Monthly Archives: March 2013

Wednesday, Third Week in Lent

The reading today is tough but is it literal or just a guide? I find this hard to believe but I am still on a journey.

“… not one dot, not one little stroke, shall disappear from the law until its purpose is achieved.” Matthew 5:17-19

Tuesday, Third Week in Lent

The story about the servant being forgiven and not forgiving always leads to a slight guilty conscience. It looks like we will all be handed over to the torturers because how can we keep this rule.

“… And that is how my heavenly Father will deal with you unless you each forgive your brother from your heart.” (Matthew 18: 21-35)

Monday, Third Week in Lent

The long reading about Naman passed over me gently. But what arrested my attention was the Psalm:

“My soul is thirsting for God, the God of my life. When can I enter and see the face of God.”

There are these moments when something chides; this was just such a time.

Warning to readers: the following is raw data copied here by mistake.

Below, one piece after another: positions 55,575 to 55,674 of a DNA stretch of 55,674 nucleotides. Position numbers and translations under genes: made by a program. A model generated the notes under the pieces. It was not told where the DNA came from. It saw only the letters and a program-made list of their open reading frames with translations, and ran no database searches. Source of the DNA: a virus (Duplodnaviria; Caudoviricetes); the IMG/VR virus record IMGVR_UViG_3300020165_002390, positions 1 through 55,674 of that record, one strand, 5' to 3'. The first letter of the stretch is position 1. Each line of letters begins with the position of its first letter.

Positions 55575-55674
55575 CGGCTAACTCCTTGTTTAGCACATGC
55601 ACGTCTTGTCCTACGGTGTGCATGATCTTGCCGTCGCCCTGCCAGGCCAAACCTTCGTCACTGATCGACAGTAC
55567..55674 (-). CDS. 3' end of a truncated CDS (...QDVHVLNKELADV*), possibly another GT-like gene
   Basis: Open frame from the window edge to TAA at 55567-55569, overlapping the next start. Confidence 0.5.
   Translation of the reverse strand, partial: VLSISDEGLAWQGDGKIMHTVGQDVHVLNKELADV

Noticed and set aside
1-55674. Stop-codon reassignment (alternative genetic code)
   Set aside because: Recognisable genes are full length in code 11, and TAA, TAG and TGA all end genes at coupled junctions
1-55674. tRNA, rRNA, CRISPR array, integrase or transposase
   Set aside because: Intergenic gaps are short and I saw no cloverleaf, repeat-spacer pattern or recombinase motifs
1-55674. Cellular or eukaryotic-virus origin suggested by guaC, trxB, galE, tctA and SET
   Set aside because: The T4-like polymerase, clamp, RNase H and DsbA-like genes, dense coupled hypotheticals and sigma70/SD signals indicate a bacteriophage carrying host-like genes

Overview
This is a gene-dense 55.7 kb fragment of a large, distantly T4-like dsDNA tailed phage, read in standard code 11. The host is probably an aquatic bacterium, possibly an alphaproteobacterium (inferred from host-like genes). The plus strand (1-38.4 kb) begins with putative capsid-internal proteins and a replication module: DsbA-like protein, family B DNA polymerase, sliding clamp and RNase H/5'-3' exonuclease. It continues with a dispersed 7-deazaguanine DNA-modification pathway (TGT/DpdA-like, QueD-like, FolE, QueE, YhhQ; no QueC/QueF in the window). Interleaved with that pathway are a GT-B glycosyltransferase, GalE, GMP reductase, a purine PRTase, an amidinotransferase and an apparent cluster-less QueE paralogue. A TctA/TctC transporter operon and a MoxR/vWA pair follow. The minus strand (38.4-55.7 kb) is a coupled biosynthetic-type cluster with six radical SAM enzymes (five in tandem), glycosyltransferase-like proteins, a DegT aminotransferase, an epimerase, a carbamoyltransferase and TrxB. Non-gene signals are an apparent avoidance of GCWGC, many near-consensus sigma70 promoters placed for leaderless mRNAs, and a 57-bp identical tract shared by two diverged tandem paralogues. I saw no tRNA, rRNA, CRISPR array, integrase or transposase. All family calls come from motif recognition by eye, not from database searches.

Third Sunday in Lent

The Lenten hymns in the Abbey Church never fail to move, like ‘Think on Me’. But as I went for a long walk after the words of another hymn, “When I Survey the Wondrous Cross”, came coming back to me.

At first I could only feel for the words. One by one they came back and I had to check the last couple at Vespers, but in a way this hymn contains everything, an antidote to our self-obsession. “My greatest gain I count but loss.”

Saturday, Second Week in Lent

A wonderfully sunny day: spring weather at last.

I walked along the edge of the wolds to the church of Normanby le Wold. It is the highest church in Lincolnshire, at 447 feet. Heavily restored by Fowler, fallen into dilapidation before.

Named Normanby after the Norse rather than Danish community that settled here in the ninth century, with some fine Victorian paintings. We have one from the same artist in Stainton le Vale. What a gorgeous setting and a tonic for depression.

Friday, Second Week of Lent

I was in Lincoln for the Cathedral Council. Attending Eucharist at 12:30, I looked and stared at the vast east window soaring up in giddy magnificence and, there too, the maquette of the new statue of the Virgin Mary, a re-creation of an ancient source of pilgrimage.

“It was the stone rejected by the builders that became the keystone.”